Andreas Dresen’s tale, about a gang of childhood friends growing up in the suburbs of a reunified Germany in the early 90s, stomps and thrashes its way on to the big screen at Berlinale.
Jannik Splidsboel’s documentary, MISFITS, focusses on the challenging lives of three LGBT teenagers who use The Open Arms Youth Centre, Tulsa as their meeting place.
KNIGHT OF CUPS is the seventh film in esteemed director Malick’s formidable cinematic canon, but does it live up to the hype that surrounds it at Berlinale 2015?
“TESTAMENT OF YOUTH pays harrowing tribute to a woman who survived the heartbreak and anguish of a devastating war.” Student writer Lindsey Roberts reviews.
Nobody should be lonely in 2015, with all communication settings firmly flicked to On. All the more horrific when a dead body is found in an empty home, time of death several weeks earlier…
A Farsi translation of Ann Linden’s previously published review. Kindly translated for us by Dr. Nahal Khabbazbashi. اساس و ماهیتِ فیلم دختری شب تنها به خانه می رود به کارگردانی آنا لیلی امیرپور در عنوان آن خلاصه می .شود: بی تکلف، سنجیده و وجد برانگیز. استعاره ای واژگون با ماحصلی شاد و در عین حال [...]
Jack Stocker reviews BEYOND CLUELESS, an experimental documentary which describes itself as “part adolescent fever dream, part roving visual essay”.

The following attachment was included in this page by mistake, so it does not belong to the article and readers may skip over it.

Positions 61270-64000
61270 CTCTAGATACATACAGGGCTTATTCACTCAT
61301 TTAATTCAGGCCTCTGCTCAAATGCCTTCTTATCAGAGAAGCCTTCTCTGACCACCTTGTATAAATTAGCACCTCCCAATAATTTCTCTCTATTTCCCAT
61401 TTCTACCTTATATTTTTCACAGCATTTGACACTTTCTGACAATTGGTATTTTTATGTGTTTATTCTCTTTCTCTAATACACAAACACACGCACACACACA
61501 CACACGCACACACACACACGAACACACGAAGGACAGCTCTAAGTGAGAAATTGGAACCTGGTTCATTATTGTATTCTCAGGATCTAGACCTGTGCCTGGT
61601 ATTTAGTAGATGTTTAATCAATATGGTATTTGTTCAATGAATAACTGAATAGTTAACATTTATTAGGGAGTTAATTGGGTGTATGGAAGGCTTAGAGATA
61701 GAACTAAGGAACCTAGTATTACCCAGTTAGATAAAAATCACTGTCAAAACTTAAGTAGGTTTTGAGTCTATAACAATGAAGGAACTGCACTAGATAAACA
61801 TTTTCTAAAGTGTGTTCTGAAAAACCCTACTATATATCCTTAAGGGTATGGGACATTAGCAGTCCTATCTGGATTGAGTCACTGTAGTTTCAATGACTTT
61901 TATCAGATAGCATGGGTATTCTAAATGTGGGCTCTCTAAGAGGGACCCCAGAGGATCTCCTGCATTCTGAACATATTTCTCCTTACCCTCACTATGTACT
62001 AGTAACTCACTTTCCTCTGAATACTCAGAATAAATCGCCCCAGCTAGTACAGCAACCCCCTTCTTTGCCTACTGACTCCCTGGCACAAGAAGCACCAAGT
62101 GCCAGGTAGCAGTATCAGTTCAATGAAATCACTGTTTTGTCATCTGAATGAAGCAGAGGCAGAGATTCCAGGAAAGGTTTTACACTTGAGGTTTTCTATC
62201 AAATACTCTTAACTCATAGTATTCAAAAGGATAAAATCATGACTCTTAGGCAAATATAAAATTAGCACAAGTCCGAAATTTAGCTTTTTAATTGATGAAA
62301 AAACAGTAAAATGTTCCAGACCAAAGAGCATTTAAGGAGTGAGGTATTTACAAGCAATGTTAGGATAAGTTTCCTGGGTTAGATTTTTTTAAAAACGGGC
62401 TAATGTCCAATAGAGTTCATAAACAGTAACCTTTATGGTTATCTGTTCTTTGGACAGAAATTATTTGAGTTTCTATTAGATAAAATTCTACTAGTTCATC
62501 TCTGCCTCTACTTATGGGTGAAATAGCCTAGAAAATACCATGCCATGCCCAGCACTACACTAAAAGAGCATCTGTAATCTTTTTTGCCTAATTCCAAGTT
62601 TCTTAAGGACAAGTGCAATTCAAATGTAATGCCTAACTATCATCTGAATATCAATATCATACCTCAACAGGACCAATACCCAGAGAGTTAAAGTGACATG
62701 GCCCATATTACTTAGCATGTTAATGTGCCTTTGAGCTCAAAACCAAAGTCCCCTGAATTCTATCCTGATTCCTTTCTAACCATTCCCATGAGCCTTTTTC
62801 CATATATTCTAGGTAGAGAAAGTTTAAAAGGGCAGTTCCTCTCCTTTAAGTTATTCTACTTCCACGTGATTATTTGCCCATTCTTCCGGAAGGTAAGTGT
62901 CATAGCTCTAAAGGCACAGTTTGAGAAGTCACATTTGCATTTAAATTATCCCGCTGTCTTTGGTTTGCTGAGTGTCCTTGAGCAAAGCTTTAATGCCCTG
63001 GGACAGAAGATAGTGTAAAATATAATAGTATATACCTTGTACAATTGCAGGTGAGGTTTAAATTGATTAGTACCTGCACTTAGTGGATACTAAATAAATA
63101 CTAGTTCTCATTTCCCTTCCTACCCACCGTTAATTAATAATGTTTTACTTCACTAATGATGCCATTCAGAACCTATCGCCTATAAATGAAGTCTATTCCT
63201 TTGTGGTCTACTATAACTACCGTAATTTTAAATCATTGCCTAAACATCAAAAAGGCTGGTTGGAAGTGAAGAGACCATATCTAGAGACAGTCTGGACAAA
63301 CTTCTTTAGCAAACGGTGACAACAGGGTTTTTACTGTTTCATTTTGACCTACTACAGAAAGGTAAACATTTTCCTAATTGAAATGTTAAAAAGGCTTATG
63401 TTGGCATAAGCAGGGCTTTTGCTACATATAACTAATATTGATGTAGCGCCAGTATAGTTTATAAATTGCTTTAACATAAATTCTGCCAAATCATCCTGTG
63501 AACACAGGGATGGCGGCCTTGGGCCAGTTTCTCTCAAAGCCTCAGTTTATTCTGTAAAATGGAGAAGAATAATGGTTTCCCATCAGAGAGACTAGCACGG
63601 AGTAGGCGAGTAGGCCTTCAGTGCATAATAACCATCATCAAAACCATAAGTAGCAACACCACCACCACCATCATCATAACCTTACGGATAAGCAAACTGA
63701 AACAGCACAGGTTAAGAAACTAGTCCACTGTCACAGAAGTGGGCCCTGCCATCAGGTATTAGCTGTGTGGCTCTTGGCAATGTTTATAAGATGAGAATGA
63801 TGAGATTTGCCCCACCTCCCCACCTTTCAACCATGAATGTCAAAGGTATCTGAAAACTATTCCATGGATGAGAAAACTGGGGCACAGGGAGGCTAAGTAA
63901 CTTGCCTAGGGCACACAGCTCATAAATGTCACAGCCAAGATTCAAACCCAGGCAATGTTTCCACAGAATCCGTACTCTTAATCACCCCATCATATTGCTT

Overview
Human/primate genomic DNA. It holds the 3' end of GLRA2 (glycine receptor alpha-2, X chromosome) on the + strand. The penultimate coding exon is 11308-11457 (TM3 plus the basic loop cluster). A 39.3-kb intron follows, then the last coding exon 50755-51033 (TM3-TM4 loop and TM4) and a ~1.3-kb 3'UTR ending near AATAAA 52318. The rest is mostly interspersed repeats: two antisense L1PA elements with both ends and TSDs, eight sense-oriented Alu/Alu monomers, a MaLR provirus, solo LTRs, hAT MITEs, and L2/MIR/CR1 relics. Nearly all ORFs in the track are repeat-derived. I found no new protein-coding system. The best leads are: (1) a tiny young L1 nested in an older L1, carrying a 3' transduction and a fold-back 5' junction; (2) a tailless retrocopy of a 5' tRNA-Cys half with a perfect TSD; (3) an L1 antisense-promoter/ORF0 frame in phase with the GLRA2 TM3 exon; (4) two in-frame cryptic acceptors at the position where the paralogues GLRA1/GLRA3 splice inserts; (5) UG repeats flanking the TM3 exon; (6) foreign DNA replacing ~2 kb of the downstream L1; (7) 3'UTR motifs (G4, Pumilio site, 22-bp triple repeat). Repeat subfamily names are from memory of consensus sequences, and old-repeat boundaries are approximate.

PORKY’S virtually re-invented the teen-sex comedy genre, and it holds up remarkably well 35 years later, writes Wyndham Wise.
Student writer Jeremiah Humphries reviews the latest instalment of the HUNGER GAMES series, in which Lawrence’s performance is consistently amazing but Haymitch is sadly sidelined.
Robert Weatherall has a problem or two with THE HOBBIT: THE BATTLE OF THE FIVE ARMIES.
The harsh realities of THE HOMESMAN are made bearable by Hilary Swank’s gritty goodness, writes Nick Walker.
When We Were Kings stands head and shoulders above the rest in its depiction of the greatness of Muhammad Ali, according to Edd Elliott.
The artistic highlights of Turner’s career writ large on the cinema screen in flesh and blood make this a cinematic delight, writes Mark Liversidge.
This inspiring and heartwarming documentary charts the recovery of much-loved musician Edwyn Collins from a double stroke in 2005.
GONE TOO FAR! is a light-hearted comedy and a breath of fresh air for portrayals of London’s black communities, according to Stephen Watson.